Items of potential interest to government documents librarians or government information managers in Michigan. For more information contact Jon Harrison at email@example.com.
Substantial progress has been made, but Flint is still in the midst of an on-going financial emergency, according to a new report from emergency manager Darnell Earley.
In his quarterly report to the state treasurer, Earley said he expects Flint's financial outlook to become "much clearer in the next six to nine months" and said he expects a report from his Blue Ribbon Committee on Governance to be a "key step in the city's preparation to successfully manage a fiscally sound city."
The report says a lawsuit filed by city retirees, who are seeking to block cuts in their healthcare, remains an obstacle to the city's long-term financial health.
"If there is no relief from the $5 million in increased retiree health care expenses, or no new revenue source, balancing the FY17 budget without compromising the city's ability to provide even the most basic level of city services -- including public safety, will most likely not be possible," the report says.
Earley recently approved a resolution, setting the city's budget for the next two fiscal years, which includes paying down the city's $9-million deficit.
"I do not recommend beginning the transition back to the Mayor/Council management of the City at this time," Earley wrote in the conclusion to the report, which is more than 200 pages.
For the full article, see Ron Fonger, "Emergency manager to state: Flint 'still experiencing an ongoing financial emergency'", MLive, July 16, 2014
Polls are open Tuesday, August 5 from 7 a.m. to 8 p.m. for a statewide election. Know before you go. Check to see if you are registered to vote. Find out where you are supposed to vote. View your ballot ahead of time. Visit http://michigan.gov/vote .
As always, thank you so much for your help.
With much gratitude,
Cathleen P. Simlar
Communications Specialist, Executive Office
Michigan Department of State
Office: (517) 373-9080
Cell: (248) 761-7145
Years after Milly McCoy fled slavery for freedom in another nation, she dared to help others follow her lead.
It was the 1850s, when African-Americans who did the same were deemed fugitives and risked capture, punishment or worse. Yet on the farm near Ypsilanti where her family lived after returning to the United States, McCoy hid, fed and tended to runaways bound for the Detroit riverfront and then, eventually, Canada.
The cigar maker’s wife even forbade her daughter from visiting a barn that concealed the fugitives since “any of her neighbors could have seen something and revealed what was happening,” said Carol Mull, an Ann Arbor writer, researcher and author of a book on the Underground Railroad in Michigan. “The majority of the people in the area generally were not in favor of breaking the law and helping people escape, so it was a great risk on her part.”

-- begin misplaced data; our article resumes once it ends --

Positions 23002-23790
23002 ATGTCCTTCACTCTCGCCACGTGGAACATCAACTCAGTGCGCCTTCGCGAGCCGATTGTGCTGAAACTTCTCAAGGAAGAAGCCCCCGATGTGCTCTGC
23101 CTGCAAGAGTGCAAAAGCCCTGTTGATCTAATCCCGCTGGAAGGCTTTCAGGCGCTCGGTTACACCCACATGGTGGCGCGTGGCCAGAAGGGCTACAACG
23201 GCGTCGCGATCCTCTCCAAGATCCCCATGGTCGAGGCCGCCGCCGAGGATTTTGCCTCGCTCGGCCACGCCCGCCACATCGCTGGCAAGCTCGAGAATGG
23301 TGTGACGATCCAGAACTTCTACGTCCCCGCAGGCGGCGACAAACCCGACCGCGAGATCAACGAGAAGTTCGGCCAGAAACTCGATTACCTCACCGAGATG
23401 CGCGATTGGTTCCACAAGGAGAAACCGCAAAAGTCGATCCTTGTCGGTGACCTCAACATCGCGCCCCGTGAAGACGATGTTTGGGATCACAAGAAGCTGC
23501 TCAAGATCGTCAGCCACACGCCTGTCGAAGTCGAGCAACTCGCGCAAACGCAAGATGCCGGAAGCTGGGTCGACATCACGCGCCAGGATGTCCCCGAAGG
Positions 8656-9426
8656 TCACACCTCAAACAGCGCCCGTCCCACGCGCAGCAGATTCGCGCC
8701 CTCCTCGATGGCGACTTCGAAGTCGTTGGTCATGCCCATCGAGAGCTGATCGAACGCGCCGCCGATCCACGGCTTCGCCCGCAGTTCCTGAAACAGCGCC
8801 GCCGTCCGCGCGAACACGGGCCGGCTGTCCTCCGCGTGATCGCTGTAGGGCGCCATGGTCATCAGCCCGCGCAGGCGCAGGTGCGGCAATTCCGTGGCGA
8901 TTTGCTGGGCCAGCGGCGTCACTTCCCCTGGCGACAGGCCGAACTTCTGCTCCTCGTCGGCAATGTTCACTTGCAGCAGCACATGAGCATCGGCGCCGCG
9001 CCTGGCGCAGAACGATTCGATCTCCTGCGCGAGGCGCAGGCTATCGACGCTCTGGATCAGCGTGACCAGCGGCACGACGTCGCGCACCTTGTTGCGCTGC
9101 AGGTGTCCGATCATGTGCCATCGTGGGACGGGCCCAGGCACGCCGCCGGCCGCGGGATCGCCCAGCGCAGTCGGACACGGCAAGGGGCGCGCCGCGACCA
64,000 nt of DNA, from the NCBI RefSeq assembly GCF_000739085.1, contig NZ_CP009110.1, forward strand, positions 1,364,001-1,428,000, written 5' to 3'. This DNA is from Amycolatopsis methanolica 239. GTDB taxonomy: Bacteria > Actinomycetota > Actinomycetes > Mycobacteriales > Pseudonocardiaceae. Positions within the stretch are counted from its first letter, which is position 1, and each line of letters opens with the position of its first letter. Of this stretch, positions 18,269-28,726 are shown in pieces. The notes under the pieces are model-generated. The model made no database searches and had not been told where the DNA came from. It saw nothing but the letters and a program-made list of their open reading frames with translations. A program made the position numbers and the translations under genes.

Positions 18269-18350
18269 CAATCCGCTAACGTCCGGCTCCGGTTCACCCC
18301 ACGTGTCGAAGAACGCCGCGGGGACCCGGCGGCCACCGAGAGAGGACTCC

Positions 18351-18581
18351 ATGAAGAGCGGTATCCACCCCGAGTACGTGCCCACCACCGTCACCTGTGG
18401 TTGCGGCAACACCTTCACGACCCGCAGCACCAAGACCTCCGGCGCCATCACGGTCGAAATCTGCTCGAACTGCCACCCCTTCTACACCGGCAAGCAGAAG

McCoy’s story symbolizes the main theme for the annual National Underground Railroad Conference, which will be held this year in Detroit. The Wednesday-through-Sunday conference is coordinated by the National Park Service as part of its National Underground Railroad Network to Freedom Program.
More than 120 scholars, archivists, community researchers and enthusiasts from across the nation are expected at the event, which explores the roles female “conductors” played in freeing slaves. The Underground Railroad was a network of supporters, hideouts and communities that aided thousands of black slaves in their breakouts from bondage before the Civil War, fleeing to free states and Canada, where the practice was prohibited.
For the full article, see Mark Hicks, "Underground Railroad's women to get their due at Detroit conference", Detroit News, July 14, 2014.
On July 16, 1909, at Detroit, the Tigers and Senators battled for 18 scoreless innings before darkness called a halt to the longest scoreless game in American League history.
Source: Mich-again's Day
British General Brock of the Michigan Command ordered Captain Roberts, on St. Joseph Island, to attack the American Fort on Mackinac Island. That morning Captain Roberts embarked for Michilimackinac on the Northwestern Fur Company's ship, Caledonia, with two six-pound guns, ten batteaux (flat-bottom boats), and seventy canoes. Captain Roberts' force was composed of 42 regulars and 4 officers, 260 Canadians, 572 Chippewas and Ottawas, 56 Sioux, 48 Winnebagoes, and 39 Menomonies. The British arrived at Mackinac Island at 3:00 a.m. on July 17. Fort Mackinaw's American commander, Lieutenant Hanks, immediately prepared for action. However, around 9:00 in the morning he discovered that the British were in possession of the higher ground above the fort and that British artillery was already directed at the Americans' most defenseless position. At 11:30 in the morning, the British sent in a flag of truce and the fifty-seven United States officers and enlisted men at the Fort surrendered. After this victory, the British constructed Fort George (now known as Fort Holmes) about a half-mile behind the main Fort in order to protect it during future invasions. Great Britain retained control of Fort Mackinaw until the United States won it back in the Treaty of Ghent in 1815.
For more information see, Pamela Piljac, Mackinac Island: Historic Frontier, Vacation Resort, Timeless Wonderland, Portage, In. : Bryce-Waterton Publications, 1988. This edition and others are listed in MelCat.
Source : Michigan Historical Calendar, courtesy of the Clarke Historical Library at Central Michigan University.
"Michigan at War: The Struggle for the Old Northwest, 1812-1815," a documentary produced by the Michigan Commission on the Commemoration of the Bicentennial of the War of 1812, has been posted for free access on MI Streamnet through a partnership with Wayne Regional Educational Services Agency.
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